Tasha Mukanik

Dromia, Part 1

A small writing/worldbuilding project I undertook in late 2019-2020 was Dromia, which eventually evolved into its own little narrative. Dromia initially started as a fun experiment, but also maybe a work of spite towards the Pixar film The Good Dinosaur. It follows the same premise, which countless others have delved into and continue to: what would happen if non-avian dinosaurs didn’t die at the end of the Cretaceous?

Now, comes my major disclaimers. I have always been fascinated by speculative evolution/biology, and spend probably more time than I’d like to admit reading projects other folks have made with it (I highly recommend Serina and Birgworld). I am definitely no biologist, though, and my understanding is pretty surface level. I know post-Cretaceous dinosaurs has been done a lot, and likely my interpretations aren’t anything very in-depth in comparison. HOWEVER it IS a project I did for fun, and that’s all that really matters to me. Ultimately, Dromia is a narrative story–it follows characters in a plot, so the spec evo was just some set dressing I had a lot of fun with. One day, if I ever get around to finishing it, I would like to share Dromia in its narrative form, but for this post I wanted to run over some of this set dressing! Because I had a lot of fun with it!

This also ended up being longer than I anticipated, so it’ll probably be broken up into two posts.

The World of Dromia

As mentioned above, Dromia takes place in an alternate “Earth” where non-avian dinosaurs didn’t go extinct. They continued to evolve and grow, and the story centres around a sapient species who call themselves the Dromia. They are descended from dromeosaurs, “raptors”, such as Acheroraptor. Around them is a colourful assortment of other animals. I can’t say exactly what time period this goes to that’s equivalent to ours… all I know is this world is much colder than the Cretaceous, with harsh winters. This does take place in North America, and centres around lots of Hell Creek/N. American Cretaceous species since… that’s what I was researching at the time, for my graphic novel.

I’ll save the star species for the next post, so for now I’ll go over a couple of the other creatures I fleshed out:

Tyrants are, well, the descendants of tyrannosaurs. They are still the kings of food chain, apex predators that the Dromia dreadfully fear. Not too much has changed since their glory days of the Creataceous, though they don’t exactly reach the gargantuan sizes they once did. Their arms have also shrunk considerably, hidden beneath their feather floof. They come in three varieties, depending where you go: to the north is the terrifying Polar Tyrant, the largest of all of them, and the most deadly; the Spotted Tyrant lives in more temperate areas, and is the most common one; and the Lesser Tyrant, the smallest species that shouldn’t be underestimated, as it’s a speedy killer that lives on the plains.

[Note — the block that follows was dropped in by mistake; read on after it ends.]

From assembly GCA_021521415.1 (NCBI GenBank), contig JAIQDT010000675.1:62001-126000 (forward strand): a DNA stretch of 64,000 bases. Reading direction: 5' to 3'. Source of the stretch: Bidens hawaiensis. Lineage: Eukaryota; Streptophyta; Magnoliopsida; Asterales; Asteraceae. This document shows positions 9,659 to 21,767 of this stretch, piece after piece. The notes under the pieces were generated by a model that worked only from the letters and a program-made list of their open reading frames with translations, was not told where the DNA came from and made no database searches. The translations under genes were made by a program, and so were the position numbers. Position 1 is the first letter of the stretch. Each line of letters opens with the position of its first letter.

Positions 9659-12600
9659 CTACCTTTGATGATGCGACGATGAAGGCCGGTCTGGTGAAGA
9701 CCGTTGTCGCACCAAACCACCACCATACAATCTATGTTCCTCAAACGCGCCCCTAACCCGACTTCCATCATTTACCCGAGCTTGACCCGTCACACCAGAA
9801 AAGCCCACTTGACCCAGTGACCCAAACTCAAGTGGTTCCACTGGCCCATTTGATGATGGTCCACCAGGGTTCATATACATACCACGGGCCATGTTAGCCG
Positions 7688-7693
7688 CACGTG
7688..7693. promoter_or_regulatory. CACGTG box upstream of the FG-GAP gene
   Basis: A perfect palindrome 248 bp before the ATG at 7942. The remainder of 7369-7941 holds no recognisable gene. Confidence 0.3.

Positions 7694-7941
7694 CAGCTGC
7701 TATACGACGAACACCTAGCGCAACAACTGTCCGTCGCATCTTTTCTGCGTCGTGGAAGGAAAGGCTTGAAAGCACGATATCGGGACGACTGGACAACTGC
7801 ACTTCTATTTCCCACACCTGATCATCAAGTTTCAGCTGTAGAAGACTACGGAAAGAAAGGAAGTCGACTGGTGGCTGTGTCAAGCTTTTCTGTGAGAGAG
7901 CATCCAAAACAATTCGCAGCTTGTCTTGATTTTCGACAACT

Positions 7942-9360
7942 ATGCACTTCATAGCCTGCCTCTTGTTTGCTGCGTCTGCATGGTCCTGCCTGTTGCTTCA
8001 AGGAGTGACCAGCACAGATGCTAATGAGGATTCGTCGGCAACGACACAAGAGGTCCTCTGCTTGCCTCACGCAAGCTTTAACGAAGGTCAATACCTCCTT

Polar > Spotted > Lesser > Bonus naked Polar (how scandalous) > Height chart

Horned-faces (I never liked that name but couldn’t settle on anything else) are descendants of ceratopsids… but not ones like Triceratops, which died out, but the smaller forms akin to Leptoceratops. Therefore as they grew in size, they took on a lot of similarities to their ancient relatives. The Woolly Horned-face is a common sight on the plains, migrating north and south depending on the year. The stranger variant of this species is the Aquatic Horned-face, which decided to take to the waters and inhabit the lakes in the south.

Woolly and Aquatic Horned-faces (plus height chart)

Rockhides are the descendants of ankylosaurs (I can’t remember exactly if I decided it was only ankylosaurs or if denversaurs were in the picture here too…) The big varieties, the Red Rockhides, are functionally not too different from their Cretaceous forms–if it ain’t broke, don’t fix it. Where they get interesting is in their smaller species–the Green Rockhides are burrowers, using their strengthened front limbs to carve out burrows. These are a favoured prey of Dromia to use their tough hides as armour. I also toyed with smaller aquatic forms of this, too, which you can see in the doodle page up above.